Commenced in January 2007
Frequency: Monthly
Edition: International
Paper Count: 459

Search results for: Asian Americans

459 Cultural Boundaries and Mental Health Stigma: A Systemic Review of Interventions to Reduce Opposition of Mental Health Services in Asian American Families

Authors: Tanya L. Patimeteeporn, Murali D. Nair

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There is a wide range of literature that suggests the factors that prevent Asian American families from utilizing mental health services. These factors arise from a combination of cultural perceptions of mental illness, and methods of treating them without the use of a mental health professional. Due to the increased awareness of Asian Americans’ stigmatization to mental health, there has been an effort to create culturally competent interventions for Asian American families that would reduce opposition to mental health services. Assessment of the effectiveness of these interventions reveals practices that integrate traditional healing methods with psychoeducation are more likely to promote receptiveness of mental health services by Asian American families. The documentary in this review, demonstrates these traditional healing methods from various ethnic enclaves in Los Angeles. In addition, mental health professionals who provide these interventions to Asian American families need to consider culture-bound syndromes and the various Asian health philosophies and belief systems in order to provide a culturally sensitive holistic treatment for their clients. However, because the literature on these interventions is limited, there is a need for a larger body of evidence to accurately assess the effectiveness of these culturally competent psychoeducation interventions.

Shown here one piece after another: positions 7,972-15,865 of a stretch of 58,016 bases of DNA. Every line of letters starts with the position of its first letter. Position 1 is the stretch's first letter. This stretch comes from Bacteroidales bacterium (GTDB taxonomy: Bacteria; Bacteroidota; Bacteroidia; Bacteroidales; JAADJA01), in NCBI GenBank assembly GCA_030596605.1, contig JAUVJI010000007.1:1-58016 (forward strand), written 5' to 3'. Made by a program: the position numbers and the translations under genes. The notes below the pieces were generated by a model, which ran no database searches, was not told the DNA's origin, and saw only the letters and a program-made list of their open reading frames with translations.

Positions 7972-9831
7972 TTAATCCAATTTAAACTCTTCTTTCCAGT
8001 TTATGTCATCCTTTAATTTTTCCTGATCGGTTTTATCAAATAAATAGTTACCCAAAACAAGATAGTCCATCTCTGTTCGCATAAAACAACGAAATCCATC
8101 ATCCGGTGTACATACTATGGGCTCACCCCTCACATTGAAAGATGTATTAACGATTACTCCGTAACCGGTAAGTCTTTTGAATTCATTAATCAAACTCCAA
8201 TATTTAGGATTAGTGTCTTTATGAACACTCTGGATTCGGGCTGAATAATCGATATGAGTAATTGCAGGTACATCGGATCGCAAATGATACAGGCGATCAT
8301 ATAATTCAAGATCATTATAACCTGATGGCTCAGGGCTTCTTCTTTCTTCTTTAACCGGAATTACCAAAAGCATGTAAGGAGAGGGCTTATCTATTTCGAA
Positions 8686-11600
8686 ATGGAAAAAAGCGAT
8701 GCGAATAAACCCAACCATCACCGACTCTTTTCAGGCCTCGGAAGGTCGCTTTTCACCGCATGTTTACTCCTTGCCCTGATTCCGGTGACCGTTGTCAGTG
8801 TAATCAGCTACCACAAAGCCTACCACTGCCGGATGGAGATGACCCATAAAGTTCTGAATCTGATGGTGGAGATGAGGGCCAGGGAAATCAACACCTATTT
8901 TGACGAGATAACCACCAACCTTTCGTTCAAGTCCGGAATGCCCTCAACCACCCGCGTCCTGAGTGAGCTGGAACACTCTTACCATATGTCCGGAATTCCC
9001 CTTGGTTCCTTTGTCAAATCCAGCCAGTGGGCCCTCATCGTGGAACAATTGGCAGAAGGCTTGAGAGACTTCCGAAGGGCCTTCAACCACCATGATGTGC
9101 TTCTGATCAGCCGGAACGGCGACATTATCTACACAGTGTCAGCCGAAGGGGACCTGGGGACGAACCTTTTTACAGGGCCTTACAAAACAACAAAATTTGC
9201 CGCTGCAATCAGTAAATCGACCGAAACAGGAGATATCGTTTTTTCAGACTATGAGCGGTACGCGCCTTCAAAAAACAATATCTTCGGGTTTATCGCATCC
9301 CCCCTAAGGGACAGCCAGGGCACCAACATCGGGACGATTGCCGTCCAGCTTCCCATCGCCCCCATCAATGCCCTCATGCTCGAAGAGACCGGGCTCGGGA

Keywords: Asian American, cultural boundaries, intervention, mental health stigma, psychoeducation, traditional healing

Procedia PDF Downloads 434
458 The Quest for Identity among African Americans: Life History of Imahkus Nzinga

Authors: Felicia Masenu